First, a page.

government. As such, it is generally exempt from payment of real property tax, except those
portions which have been leased to private entities. The real property tax assessments issued by
the City of Iloilo should be upheld only with respect to the portions leased to private persons. 4n
case the Authority fails to pay the real property taxes due thereon, said portions cannot be sold
at a public auction to satisfy the tax delinquency. The port built by the State in the Iloilo fishing
complex is a property of public dominion and cannot therefore be sold at public auction as
provided for under Article 420 of the Civil Code.
Similarly, for the same reason, the NFPC cannot be sold at public auction in satisfaction of the tax
delinquency assessments made by the Municipality of Navotas on the entire complex.
Additionally, the land on which the NFPC property sits is a reclaimed land, which belongs to the
State. In Chavez v. Public Estates Authority, the Court declared that reclaimed lands are lands of
the public domain and cannot, without Congressional fiat, be subject of a sale, public or private.

15. Philippines Ports Authority vs. City of Iloilo, G.R. no. 109791, July 14, 2003

Facts: PPA is created under PD 857 and under Section 25 of its charter, PPA is exempted from
paying real property tax. PPA is engaged in the business of arrastre and stevedoring and leasing
of real estate. Also, it owns a warehouse for itsoperation. On June 11, 1984, PD 1931 withdrew
all tax exemptions privileges granted to GOCC. Thus, the city of Iloilo seeks to collect from PPA
business tax and real property tax from the last quarter of 1984 up to the year 1986. However,
PPA claims the ff:

(1) The City of Iloilo cannot collect real property taxes from PPA because the warehouse is part
of the port. Under Sectio 420 of Civil Code, ports are part of public dominion.; (2) PPA is not
subject to business tax because they are not engage in business. Their leasing of its property was
not motivated by profit but duly to manage and control port operations.

Issue: Is PPA exempted from paying real property and business taxes?

Held: NO. PPA cannot claim such theory that their warehouse is a public dominion because such
theory is different from the theory they adopted and decided by the lower court. It is contrary
and inconsistent with its former pleading- PPA claimed it is a GOCC and therefore exempt from
paying the real property tax. Thus, PPA is bound by its admission of ownership of the warehouse.
It is therefore liable to pay real property tax. Also, under Sec 420 of the Civil Code, the ports
mentioned are those constructed by the state. Thus, PPA should prove that its port was
constructed by the state in order to conclude that such property is a public dominion. However,
PPA failed to prove such. Also, granting that its port is a public dominion, its warehouse which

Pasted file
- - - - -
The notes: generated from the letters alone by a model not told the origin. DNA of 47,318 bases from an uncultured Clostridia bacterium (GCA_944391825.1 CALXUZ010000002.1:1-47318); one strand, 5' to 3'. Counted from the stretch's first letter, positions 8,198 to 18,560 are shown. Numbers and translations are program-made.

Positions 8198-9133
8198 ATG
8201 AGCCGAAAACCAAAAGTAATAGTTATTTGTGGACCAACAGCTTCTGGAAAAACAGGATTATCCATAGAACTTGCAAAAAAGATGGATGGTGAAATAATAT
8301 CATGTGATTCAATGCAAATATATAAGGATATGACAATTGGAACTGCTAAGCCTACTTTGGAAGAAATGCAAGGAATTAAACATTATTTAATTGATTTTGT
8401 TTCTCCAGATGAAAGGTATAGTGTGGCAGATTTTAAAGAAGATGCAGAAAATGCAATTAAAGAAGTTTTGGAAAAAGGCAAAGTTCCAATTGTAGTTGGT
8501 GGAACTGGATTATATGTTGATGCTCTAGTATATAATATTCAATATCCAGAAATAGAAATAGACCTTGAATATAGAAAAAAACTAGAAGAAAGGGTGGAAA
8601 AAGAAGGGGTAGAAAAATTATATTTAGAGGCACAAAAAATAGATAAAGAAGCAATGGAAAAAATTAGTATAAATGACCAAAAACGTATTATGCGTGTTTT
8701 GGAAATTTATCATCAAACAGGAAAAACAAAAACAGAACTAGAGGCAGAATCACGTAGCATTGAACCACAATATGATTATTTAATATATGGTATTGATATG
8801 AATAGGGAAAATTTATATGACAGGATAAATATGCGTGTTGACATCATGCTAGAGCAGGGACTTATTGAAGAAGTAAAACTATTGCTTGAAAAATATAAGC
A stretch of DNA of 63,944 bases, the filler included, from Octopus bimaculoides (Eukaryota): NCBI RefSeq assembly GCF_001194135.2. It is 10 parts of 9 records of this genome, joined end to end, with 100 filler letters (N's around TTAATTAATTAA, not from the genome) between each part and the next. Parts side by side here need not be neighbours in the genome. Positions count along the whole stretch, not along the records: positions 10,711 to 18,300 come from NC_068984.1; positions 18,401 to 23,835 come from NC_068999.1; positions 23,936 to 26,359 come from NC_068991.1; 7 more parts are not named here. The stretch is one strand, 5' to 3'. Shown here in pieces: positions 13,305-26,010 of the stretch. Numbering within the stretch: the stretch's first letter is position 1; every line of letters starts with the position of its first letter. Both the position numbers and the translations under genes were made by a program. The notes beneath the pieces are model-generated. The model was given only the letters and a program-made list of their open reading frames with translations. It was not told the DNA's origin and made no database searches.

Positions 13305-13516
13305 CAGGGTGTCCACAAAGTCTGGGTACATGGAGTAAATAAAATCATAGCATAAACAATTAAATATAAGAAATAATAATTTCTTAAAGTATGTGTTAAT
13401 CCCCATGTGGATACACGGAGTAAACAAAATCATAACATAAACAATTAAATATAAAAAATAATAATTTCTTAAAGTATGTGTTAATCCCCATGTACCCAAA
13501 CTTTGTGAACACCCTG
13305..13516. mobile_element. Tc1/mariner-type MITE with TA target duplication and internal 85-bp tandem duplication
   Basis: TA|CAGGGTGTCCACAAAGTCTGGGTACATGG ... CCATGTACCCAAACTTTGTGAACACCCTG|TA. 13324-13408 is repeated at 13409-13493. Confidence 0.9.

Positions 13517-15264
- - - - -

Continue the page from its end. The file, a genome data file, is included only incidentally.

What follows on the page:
they constructed is considered to be an improvement and improvements made by the occupants
is not exempted from payment of tax. On their second claim, PPA is liable for business tax for the
lease of their buildings to private corporations. During pre-trial,they did not refute the claims of
the city of Iloilo that they are engage in business nor did they present proof of exemption from
tax. PPA admitted that their act of leasing is not necessarily for government function of
administering ports but for convenience. Therefore, any income or profit generated by the entity,
even without any intention of realizing profit is still subject to business tax. What matters is that
PPA leased its properties to private entities and from which PPA earned substantial income.

16. ANGELES UNIVERSITY FOUNDATION, vs. CITY OF ANGELES, G.R. No. 189999 June 27, 2012

FACTS: Petitioner Angeles University Foundation (AUF) is an educational institution and was
converted into a non-stock, non-profit education foundation under the provisions of Republic Act
(R.A.) No. 6055. Petitioner filed with the Office of the City Building Official an application for a
building permit for the construction of an 11-storey building of the Angeles University Foundation
Medical Center in its main campus located at MacArthur Highway, Angeles City, Pampanga. Said
office issued a Building Permit Fee Assessment in the amount of P126,839.20. An Order of
Payment was also issued by the City Planning and Development Office, Zoning Administration
Unit requiring petitioner to pay the sum of P238,741.64 as Locational Clearance Fee. In separate
letters addressed to respondents City Treasurer Juliet G. Quinsaat and Acting City Building Official
Donato N. Dizon, petitioner claimed that it is exempt from the payment of the building permit
and locational clearance fees, citing legal opinions rendered by the Department of Justice.
Despite petitioners plea, however, respondents refused to issue the building permits for the
construction of the AUF Medical Center in the main campus and renovation of a school building
located at Marisol Village. Consequently, petitioner paid under protest the fees and real property
tax. Petitioner then filed a Complaint before the trial court seeking the refund. Respondents
asserted that the claim of petitioner cannot be granted because its structures are not among